JACK AND ‘MA’ BROON
Jack and ‘Ma’ Broon (Brown) also had a long association with the Globe. In those days, like many other pubs of that era, the back room was very much a male working class drinking den, devoid of creature comforts but complete with a piano (of sorts) and a set of drums, with every encouragement being given to the clientele to make their own entertainment.
However, ‘Ma Broon’ would put up with no nonsense. If someone, to whom she did not take, opened the sliding door of The Snug, he would be politely but firmly told…“Nae laddie, your place is next door”.
McKERROW FAMILY (AND JANE BROWN)
Three successive generations of the McKerrow family owned The Globe Inn from 1937 until 2018; Matthew, George and most recently, Gordon & Maureen. The McKerrow’s association with Burns runs very deep, with both Matthew and George becoming Presidents of the World Burns Federation. Gordon & Maureen’s tenure witnessed much change in the immediate environs of The Globe Inn, with a large number of historic buildings demolished in the area between the former King’s Arms Hotel and Nith Place. Sadly, the rebuild hasn’t been entirely sympathetic, although The Globe Inn stands essentially unchanged amidst all the turmoil. Looking back over the centuries since 1610, the buildings that form The Globe Inn would originally have been open to the High Street, with horses stabled in what is now the lounge bar and restaurant area, with The Snug probably being the former tack room.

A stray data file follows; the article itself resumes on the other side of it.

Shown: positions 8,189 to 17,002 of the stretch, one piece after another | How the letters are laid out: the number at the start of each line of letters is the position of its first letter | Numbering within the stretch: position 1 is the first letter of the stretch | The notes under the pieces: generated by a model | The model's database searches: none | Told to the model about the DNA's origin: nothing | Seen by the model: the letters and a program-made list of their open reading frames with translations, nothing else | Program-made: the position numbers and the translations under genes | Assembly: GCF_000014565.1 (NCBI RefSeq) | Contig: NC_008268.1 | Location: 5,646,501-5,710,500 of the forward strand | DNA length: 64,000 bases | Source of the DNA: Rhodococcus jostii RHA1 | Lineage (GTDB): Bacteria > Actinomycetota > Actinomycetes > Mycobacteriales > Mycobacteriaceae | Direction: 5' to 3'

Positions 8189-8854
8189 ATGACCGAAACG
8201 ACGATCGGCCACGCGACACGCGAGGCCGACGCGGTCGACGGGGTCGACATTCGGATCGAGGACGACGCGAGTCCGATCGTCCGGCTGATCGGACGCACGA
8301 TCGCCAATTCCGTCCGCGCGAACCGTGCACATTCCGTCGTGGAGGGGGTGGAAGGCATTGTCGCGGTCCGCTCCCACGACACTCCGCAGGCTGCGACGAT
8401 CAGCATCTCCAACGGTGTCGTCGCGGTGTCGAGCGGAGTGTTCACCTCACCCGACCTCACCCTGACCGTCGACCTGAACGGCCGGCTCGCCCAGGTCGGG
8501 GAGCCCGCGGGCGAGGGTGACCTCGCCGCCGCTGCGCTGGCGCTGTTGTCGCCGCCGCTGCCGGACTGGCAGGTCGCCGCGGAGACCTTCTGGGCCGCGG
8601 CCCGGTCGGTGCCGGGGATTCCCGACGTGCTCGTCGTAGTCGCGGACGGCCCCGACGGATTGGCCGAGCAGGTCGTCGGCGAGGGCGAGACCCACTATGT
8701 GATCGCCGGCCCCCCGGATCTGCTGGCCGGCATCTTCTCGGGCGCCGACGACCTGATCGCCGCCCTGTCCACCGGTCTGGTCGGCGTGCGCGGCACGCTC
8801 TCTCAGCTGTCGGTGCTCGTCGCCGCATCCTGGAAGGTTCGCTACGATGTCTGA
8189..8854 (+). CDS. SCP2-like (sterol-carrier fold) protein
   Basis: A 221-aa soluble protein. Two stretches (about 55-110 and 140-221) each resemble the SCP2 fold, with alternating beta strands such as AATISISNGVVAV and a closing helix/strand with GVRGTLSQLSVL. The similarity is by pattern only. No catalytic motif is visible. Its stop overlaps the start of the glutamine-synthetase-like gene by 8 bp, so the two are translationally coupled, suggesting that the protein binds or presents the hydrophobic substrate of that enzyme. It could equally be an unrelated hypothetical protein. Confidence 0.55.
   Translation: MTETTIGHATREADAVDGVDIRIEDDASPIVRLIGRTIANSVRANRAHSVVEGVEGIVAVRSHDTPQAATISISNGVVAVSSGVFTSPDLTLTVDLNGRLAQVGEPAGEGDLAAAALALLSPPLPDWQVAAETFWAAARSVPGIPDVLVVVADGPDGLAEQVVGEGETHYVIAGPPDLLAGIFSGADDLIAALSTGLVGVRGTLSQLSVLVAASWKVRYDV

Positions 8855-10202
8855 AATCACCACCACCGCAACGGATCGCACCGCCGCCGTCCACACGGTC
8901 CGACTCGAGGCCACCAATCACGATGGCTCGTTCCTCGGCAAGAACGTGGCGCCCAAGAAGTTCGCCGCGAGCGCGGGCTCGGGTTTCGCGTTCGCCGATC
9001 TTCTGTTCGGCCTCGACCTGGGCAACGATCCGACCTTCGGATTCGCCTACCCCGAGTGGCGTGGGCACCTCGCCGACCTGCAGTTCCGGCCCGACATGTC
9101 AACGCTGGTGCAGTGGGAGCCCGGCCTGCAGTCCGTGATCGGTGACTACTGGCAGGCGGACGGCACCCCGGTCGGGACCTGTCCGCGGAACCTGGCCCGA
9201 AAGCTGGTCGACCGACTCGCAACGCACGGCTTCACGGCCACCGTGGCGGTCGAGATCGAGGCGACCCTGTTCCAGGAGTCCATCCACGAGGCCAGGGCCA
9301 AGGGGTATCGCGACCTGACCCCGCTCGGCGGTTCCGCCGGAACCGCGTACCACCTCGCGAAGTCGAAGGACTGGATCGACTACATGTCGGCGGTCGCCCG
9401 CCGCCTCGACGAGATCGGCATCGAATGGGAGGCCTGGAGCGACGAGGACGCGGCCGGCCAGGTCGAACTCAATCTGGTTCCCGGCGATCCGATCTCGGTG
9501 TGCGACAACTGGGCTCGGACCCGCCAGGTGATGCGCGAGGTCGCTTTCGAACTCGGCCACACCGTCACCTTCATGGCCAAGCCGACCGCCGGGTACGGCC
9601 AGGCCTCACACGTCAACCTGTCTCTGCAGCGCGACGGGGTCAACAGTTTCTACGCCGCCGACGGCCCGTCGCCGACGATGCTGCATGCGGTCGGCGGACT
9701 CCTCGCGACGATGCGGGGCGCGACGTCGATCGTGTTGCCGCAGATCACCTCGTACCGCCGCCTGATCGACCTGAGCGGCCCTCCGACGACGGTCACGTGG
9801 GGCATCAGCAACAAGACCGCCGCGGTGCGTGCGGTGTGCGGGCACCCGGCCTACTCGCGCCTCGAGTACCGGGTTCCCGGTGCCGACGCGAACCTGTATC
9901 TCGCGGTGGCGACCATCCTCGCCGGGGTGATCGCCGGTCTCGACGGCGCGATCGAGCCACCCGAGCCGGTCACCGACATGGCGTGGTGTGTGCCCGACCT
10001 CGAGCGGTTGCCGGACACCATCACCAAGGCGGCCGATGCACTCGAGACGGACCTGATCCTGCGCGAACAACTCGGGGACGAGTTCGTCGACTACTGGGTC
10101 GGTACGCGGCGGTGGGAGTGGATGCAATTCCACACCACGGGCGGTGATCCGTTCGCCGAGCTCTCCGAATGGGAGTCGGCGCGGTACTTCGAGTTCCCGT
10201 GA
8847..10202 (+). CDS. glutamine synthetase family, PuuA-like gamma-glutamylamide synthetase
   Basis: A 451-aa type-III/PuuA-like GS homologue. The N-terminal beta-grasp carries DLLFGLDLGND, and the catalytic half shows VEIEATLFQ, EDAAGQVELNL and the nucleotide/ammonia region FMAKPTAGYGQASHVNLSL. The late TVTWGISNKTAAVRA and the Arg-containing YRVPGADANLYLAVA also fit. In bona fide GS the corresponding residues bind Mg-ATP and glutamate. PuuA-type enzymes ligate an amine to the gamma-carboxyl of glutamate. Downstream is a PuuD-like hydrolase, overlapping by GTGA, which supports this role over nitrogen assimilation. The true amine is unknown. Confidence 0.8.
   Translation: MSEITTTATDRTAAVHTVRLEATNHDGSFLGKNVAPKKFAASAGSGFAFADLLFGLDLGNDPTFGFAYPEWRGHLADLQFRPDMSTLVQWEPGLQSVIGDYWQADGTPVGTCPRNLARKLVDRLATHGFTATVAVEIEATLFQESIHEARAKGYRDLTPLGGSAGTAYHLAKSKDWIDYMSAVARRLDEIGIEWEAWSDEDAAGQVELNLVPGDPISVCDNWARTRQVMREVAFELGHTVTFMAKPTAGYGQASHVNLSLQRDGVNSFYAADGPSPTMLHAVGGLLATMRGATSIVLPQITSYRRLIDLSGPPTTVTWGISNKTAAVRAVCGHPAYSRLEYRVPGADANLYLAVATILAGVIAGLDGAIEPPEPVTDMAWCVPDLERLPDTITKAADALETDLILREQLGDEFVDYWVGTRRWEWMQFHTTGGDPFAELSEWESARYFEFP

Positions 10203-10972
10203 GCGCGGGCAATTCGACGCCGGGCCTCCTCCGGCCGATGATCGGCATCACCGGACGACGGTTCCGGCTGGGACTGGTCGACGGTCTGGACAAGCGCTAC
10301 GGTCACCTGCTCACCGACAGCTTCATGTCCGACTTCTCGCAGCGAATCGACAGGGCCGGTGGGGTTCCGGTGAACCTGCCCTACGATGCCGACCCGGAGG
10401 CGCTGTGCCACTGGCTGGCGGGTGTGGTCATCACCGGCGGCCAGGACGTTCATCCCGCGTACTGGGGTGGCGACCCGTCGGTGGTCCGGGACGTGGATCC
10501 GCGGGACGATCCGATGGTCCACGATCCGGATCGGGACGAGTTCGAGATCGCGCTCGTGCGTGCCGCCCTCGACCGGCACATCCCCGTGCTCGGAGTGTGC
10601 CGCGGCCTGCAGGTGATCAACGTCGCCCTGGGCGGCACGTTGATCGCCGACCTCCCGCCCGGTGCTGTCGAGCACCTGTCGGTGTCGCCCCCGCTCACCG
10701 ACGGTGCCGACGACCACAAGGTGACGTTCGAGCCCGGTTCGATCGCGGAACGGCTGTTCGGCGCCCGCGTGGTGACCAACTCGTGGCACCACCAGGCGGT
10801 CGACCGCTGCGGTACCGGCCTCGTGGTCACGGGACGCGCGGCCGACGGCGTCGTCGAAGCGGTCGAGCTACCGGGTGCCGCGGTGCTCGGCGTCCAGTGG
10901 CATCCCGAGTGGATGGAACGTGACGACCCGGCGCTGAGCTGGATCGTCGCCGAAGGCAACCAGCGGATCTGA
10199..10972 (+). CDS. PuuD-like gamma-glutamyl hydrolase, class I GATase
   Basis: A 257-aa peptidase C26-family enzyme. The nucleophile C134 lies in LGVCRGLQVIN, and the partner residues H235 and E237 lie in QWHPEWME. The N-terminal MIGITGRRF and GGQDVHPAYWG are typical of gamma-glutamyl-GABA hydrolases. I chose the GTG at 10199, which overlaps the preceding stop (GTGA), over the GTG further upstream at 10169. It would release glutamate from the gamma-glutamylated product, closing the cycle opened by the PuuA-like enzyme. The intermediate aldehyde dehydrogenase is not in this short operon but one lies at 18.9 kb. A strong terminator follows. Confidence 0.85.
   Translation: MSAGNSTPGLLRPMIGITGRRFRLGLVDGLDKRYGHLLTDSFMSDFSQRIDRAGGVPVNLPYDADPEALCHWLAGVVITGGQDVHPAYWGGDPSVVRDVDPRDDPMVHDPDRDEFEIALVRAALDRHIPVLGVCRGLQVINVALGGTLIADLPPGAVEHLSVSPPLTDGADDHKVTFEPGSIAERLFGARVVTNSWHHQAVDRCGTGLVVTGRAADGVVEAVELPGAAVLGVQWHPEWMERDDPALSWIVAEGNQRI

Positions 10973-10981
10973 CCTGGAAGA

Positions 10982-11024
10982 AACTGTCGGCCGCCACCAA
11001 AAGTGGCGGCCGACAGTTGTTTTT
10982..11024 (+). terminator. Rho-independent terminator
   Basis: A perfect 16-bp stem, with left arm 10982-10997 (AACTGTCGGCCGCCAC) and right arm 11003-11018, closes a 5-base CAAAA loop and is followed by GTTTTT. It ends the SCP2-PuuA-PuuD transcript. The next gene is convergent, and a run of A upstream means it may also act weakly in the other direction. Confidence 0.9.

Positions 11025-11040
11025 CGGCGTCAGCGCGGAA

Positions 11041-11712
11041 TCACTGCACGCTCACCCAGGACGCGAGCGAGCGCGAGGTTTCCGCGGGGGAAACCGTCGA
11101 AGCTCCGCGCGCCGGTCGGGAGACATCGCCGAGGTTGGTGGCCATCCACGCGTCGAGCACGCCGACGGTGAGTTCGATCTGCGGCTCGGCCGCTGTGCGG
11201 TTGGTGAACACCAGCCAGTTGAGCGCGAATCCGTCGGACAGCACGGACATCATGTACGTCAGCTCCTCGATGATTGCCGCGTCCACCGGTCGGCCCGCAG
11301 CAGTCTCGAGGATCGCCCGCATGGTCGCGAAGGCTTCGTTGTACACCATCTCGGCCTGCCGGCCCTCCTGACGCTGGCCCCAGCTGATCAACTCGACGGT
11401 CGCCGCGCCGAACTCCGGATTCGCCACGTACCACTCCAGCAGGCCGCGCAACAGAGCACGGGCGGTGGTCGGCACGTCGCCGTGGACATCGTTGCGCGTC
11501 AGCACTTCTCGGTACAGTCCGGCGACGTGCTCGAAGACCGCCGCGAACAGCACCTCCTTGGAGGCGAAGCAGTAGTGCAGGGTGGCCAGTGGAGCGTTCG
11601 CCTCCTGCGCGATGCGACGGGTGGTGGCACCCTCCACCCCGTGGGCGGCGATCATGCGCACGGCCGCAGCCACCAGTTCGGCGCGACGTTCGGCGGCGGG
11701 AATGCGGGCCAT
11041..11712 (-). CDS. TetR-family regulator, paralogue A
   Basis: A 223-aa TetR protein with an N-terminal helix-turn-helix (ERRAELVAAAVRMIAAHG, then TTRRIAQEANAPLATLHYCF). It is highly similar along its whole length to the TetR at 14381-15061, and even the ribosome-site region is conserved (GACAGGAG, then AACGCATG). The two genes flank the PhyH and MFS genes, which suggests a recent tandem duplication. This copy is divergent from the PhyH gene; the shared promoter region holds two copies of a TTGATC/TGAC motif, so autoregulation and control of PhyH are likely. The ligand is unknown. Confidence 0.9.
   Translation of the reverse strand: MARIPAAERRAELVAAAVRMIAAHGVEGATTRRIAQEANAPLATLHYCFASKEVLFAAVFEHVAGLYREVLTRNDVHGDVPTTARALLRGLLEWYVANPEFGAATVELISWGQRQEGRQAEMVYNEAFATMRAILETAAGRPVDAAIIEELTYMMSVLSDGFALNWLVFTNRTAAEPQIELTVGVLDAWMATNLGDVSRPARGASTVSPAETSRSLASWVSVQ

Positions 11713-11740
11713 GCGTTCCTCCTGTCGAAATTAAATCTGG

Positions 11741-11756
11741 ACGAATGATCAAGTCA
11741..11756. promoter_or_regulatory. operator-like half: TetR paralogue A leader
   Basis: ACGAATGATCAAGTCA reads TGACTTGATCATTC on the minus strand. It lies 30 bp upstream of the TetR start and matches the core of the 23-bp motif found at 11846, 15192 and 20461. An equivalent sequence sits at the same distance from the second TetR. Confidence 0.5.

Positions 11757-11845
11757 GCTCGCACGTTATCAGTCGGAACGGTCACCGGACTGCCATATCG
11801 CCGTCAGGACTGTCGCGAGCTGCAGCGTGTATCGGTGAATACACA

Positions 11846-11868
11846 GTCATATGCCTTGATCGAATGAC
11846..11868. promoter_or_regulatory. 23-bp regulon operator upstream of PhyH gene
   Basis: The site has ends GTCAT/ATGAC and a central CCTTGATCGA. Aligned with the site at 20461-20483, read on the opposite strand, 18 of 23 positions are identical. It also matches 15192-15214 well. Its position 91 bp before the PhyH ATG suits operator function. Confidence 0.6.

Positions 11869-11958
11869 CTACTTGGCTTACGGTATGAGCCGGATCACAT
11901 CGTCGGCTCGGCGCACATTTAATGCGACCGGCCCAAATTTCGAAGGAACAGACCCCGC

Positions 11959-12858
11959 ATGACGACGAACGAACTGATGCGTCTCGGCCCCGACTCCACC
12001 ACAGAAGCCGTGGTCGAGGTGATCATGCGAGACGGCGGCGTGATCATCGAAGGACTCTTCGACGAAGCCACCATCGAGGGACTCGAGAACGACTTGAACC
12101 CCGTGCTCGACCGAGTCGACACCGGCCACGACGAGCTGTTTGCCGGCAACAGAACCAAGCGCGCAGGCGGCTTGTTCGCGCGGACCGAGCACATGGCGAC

It was during the McKerrow era that Jane Brown became the long-standing (and highly colourful) landlady. Jane is also an honorary female member of The Howff Club. Noted for her magnificent and fully costumed portrayals of Jean Armour, Jane was the sixth female president of the World Burns Federation.
It was one of Matthew McKerrow’s enduring wishes that “the property should not be sold to a foreigner”. Hopefully, he would be content in the knowledge that the new owner, Annandale Distillery Company Limited, is ultimately owned by ‘Doonhammer’ David Thomson and his wife Teresa Church. David’s family association with Dumfries stretches back for many generations. His great grandfather, John Lockerbie, ran a chemist shop in Nith Place and was Provost of Dumfries during World War 2. From the late 40s to the late 60s, David’s paternal grandfather (Thos. M. Thomson) ran a clock, watch and jewellery business at 136 High Street (opposite the Mid Steeple – now part of Santander Bank).
DAVID THOMSON & TERESA CHURCH
2018 – David & Teresa bought The Globe, primarily to preserve the Burns Rooms. To this end, they have invested heavily in a sympathetic restoration of the entire property, with a view to building up a commercially viable hostelry that’s capable of sustaining the historic Burns Rooms for many generations to come.